Retirement Benefits Could Be Subject To “Inaccurate CPI Information”

Retirement Benefits Could Be Subject To “Inaccurate CPI Information”

TSCL is forecasting a 1.3% Social Security cost-of-living adjustment (COLA) for 2021.  Our forecast is based on the most recent consumer price data from the U.S. Bureau of Labor Statistics (through August) and uses the same formula that the Social Security Administration uses to calculate the annual inflation boost.

If our forecast proves correct, this would be the second lowest COLA ever paid.

It would be 5th time in only 11 years that there has been an extremely low, or even annual inflation adjustment.  This is more evidence that the current inflation measurement and benefit indexing system is broken, and not working for U.S. retirees.

The COLA was zero in 2010, 2011, and 2016.  It was just 0.3% in 2017.  Since 2010, annual COLAs have averaged just 1.4%.  That’s less than half the 3% that COLAs averaged between 1999 and 2009.  This has occurred at the same time that other costs experienced by retirees, particularly for healthcare and housing, have grown several times faster than the overall rate of inflation, but those costs have not been accurately reflected in the COLA.

The Social Security COLA is intended to protect the buying power of benefits from eroding when prices go up.  When the annual inflation adjustment doesn’t rise in sync with rising costs, the buying power of benefits erode.  That chips away at the standard-of-living of all COLA recipients.  TSCL has heard from retirees who were forced to spend through savings more quickly than planned, or to look for work again after starting benefits, even when well over the age of 70.  We know that, because of a decline in the buying power of their benefits, too many retirees are at risk of sliding into debt and poverty.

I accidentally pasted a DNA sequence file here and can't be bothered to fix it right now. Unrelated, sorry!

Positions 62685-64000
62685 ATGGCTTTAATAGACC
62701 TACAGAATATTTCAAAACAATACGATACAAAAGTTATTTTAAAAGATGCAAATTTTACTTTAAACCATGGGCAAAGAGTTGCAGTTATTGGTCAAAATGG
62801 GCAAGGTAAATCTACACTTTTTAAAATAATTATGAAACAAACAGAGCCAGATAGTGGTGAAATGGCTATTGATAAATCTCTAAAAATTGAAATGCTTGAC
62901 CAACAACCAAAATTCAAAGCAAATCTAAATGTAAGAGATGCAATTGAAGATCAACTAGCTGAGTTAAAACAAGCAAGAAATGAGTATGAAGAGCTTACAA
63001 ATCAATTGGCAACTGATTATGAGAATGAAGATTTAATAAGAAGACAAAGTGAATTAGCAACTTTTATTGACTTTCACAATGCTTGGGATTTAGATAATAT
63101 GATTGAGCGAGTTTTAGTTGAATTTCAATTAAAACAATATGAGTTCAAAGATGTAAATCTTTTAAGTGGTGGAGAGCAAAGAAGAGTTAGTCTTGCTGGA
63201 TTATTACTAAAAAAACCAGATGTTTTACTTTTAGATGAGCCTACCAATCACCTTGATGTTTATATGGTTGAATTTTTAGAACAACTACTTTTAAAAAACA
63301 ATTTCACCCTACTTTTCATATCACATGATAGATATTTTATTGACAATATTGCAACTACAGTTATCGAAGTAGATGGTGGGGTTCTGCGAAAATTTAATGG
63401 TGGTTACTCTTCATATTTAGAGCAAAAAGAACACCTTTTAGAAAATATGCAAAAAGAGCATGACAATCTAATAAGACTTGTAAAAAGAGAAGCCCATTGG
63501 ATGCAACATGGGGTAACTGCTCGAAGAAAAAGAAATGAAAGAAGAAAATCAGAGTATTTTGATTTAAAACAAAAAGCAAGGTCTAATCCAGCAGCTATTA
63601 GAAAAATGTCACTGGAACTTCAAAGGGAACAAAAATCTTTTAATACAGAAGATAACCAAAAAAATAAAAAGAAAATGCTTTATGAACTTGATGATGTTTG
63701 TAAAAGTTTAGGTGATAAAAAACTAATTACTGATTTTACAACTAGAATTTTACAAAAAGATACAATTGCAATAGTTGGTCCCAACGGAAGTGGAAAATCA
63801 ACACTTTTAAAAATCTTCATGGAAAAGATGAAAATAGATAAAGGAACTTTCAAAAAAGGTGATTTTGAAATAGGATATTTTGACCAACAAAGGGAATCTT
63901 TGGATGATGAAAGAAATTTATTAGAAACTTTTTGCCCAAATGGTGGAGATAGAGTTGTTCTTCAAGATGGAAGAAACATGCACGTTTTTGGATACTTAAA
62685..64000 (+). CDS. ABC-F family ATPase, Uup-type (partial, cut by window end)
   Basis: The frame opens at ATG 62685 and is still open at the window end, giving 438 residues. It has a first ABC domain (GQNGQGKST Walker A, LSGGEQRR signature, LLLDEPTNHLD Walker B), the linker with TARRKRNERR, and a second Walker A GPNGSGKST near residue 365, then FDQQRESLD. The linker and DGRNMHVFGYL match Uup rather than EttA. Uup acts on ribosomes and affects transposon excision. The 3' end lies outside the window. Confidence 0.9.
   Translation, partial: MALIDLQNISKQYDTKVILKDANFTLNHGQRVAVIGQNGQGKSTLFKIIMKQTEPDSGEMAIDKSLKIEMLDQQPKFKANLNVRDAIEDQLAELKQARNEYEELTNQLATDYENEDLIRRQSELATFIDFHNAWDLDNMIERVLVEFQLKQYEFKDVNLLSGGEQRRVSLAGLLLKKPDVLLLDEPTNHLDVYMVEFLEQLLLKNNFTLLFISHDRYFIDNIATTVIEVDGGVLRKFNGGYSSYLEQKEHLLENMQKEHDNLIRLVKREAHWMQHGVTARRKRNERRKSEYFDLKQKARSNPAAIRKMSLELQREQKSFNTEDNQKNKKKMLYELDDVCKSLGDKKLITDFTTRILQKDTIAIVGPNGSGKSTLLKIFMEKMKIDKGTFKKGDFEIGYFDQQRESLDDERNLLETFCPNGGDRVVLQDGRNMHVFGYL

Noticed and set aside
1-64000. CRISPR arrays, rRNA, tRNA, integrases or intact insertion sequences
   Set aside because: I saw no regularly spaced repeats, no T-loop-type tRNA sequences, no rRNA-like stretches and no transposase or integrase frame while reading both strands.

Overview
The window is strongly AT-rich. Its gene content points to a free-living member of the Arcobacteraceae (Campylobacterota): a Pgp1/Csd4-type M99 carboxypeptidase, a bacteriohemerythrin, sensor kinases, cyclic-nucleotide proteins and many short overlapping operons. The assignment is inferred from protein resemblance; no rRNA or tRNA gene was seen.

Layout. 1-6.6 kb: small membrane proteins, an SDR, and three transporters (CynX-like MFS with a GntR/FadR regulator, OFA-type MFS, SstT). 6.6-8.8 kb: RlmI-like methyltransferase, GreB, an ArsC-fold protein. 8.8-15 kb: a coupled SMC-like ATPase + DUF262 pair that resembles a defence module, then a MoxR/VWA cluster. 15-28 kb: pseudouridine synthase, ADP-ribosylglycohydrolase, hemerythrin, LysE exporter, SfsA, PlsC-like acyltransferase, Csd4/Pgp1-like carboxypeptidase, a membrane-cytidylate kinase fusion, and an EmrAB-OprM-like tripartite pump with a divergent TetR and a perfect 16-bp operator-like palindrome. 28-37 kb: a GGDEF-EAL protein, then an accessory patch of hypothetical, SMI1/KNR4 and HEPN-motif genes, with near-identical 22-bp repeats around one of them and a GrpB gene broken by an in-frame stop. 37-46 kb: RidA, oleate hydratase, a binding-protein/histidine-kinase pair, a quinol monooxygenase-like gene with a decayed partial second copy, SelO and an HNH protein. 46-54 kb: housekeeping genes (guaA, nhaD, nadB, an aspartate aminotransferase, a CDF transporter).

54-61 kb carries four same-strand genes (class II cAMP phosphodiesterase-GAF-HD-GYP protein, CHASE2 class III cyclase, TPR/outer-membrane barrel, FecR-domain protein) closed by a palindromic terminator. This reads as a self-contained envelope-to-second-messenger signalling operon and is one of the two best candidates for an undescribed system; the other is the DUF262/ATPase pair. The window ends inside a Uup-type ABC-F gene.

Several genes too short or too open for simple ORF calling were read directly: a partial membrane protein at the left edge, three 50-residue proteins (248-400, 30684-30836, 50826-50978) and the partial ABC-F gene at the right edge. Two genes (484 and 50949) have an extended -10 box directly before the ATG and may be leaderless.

Questions about the fairness and accuracy of the COLA, which TSCL’s research, surveys, and supporters have raised, are getting attention in the media and reaching Capitol Hill.  Recently the U.S. Government Accountability Office (GAO) was asked to review efforts to measure the cost of living for older populations.  In its report, the GAO found that “the U.S. Bureau of Labor Statistics (BLS) faces accuracy, timeliness, and relevancy challenges developing consumer price indexes (CPI) for subpopulations of blue-collar workers and older Americans.”  The GAO went on to say, “BLS has not evaluated the extent to which its existing data are adequate to produce CPIs that reflect what these subpopulations pay, where they shop, and what they purchase…Without an evaluation, federal retirement benefits could be subject to adjustment based on potentially inaccurate information.”

TSCL has been working to ensure that Members of Congress are made aware that there could be an extremely COLA in 2021 and that corrective action will be needed.  TSCL is proposing a 2.5% emergency COLA and making the case for why an actual benefit boost is needed now — not just a stimulus check.  The Social Security COLA will be announced October 13, 2020.


Source: “Retirement Security:  BLS Should Explore Ways to Improve the Accuracy, Timeliness, and Relevance of its Cost of Living Measurements,” Report to Congressional Requesters, U.S. Government Accountability Office, June 2020, GAO-20-422.